Political Prisoner Release, Follows ASEAN Snub

Following its 1st February coup, the military destroyed the infrastructure of Burma’s fledgling democracy, thrashed the economy, ripped the healthcare system to shreds, killed and arrested its opposition – teachers, students, nurses, doctors, workers and journalists.

For the last nine months the people of Burma have been battered by the military, left to struggle without healthcare protection against COVID-19 – thousands died.

While soldiers and police terrorized urban civilians, the military’s warplanes and helicopters delivered airstrikes and the Burma Army ground attacks on ethnic villagers, displacing as many as 200,000 people.

As of the 20th October, the Assistance Association for Political Prisoners (AAPP) reported 1181 people have been killed, 9073 arrested, 7190 detained, 1954 are evading arrest warrants and 65 people have been sentenced to death by the military appointed State Administration Council.

Against this backdrop of a vicious war delivered by the military junta against its own people, the Commander-in-Chief, General Ming Aung Hlaing, on Monday went on state controlled television to announce an amnesty for 1,316 people who had been sentenced and 4,320 awaiting trial.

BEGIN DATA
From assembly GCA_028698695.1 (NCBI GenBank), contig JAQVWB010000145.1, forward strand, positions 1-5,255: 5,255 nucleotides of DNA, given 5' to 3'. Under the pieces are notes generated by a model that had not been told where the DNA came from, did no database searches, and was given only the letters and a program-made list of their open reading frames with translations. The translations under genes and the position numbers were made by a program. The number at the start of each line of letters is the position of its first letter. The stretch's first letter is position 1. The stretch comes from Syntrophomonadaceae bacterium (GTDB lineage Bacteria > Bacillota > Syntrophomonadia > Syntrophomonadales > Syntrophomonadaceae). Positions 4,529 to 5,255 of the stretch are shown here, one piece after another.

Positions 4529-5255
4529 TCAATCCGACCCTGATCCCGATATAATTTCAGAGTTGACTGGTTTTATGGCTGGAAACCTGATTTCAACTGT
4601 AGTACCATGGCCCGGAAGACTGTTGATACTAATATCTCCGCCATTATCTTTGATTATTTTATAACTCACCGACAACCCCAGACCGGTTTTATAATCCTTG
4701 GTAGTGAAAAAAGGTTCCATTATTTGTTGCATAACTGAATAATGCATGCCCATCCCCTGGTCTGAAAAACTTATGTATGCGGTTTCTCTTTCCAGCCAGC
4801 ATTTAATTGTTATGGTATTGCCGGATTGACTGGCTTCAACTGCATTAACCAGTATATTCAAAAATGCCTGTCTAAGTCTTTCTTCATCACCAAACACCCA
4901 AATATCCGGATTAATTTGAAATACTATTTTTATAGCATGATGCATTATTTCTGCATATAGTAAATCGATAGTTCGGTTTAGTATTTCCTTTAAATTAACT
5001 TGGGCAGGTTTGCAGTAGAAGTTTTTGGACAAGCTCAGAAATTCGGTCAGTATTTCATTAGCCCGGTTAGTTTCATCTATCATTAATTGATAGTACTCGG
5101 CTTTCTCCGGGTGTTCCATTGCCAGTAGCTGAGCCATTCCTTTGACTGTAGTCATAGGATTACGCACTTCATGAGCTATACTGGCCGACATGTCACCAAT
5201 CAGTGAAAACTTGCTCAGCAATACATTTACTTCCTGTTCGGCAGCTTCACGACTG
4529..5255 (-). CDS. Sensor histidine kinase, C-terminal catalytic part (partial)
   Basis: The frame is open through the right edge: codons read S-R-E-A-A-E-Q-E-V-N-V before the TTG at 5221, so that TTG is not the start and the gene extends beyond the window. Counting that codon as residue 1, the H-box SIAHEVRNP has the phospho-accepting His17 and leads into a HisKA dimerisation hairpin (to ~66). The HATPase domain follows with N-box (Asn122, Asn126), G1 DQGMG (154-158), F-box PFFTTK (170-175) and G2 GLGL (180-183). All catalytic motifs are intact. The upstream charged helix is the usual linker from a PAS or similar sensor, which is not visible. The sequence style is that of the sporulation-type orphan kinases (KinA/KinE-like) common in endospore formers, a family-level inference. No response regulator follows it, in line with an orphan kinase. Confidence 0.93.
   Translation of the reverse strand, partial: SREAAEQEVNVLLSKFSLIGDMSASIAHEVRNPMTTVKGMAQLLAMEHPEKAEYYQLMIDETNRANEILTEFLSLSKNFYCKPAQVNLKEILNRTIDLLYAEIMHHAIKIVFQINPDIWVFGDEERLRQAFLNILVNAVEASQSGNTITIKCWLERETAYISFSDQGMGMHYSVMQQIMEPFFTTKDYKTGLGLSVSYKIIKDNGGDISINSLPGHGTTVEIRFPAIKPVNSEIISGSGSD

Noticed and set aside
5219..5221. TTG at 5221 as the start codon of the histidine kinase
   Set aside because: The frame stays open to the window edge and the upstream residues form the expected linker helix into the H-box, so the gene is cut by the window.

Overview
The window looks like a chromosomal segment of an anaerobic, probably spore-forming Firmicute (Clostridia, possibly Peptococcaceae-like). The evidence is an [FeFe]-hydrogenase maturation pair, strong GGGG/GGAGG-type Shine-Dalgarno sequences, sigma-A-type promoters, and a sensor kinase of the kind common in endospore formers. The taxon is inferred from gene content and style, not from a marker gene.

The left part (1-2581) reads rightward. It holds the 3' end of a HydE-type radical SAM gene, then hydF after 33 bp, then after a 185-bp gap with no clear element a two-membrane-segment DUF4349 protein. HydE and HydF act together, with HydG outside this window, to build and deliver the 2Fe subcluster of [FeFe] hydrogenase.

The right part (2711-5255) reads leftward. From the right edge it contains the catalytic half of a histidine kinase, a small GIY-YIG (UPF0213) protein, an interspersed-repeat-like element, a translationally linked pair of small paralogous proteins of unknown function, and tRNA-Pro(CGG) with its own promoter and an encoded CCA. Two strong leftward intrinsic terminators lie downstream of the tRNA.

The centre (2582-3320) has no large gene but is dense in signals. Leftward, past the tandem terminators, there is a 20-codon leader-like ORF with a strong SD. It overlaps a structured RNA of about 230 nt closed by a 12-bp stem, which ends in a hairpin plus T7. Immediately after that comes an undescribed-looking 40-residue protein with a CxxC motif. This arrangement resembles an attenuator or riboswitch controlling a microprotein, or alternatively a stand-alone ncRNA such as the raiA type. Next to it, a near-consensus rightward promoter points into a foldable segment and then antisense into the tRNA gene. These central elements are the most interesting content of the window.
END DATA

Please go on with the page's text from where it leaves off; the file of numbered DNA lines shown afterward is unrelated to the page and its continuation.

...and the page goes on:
Ming Aung Hlaing’s announcement came after ASEAN (Association of Southeast Asian Nations) foreign ministers voted to deny him an invitation to its regional summit later this month.

The UN Special Rapporteur, Tom Andrews said while he welcomed the release of political prisoners he pointed out “it is important to remember that junta forces detained these individuals illegally for exercising their fundamental human rights.”

Mr Andrews explained many of those people arrested had been “tortured, some to death, others were victims of sexual assault; some were infected with COVID-19 and perished while in overcrowded and unsanitary conditions.”

Mr Andrews said in his statement “sustained pressure…is the best way the international community can support the people of Myanmar to protect their rights and save their country.”

A number of civil society and advocacy groups have reported some political prisoners are being rearrested soon after their release and charged with new offences.

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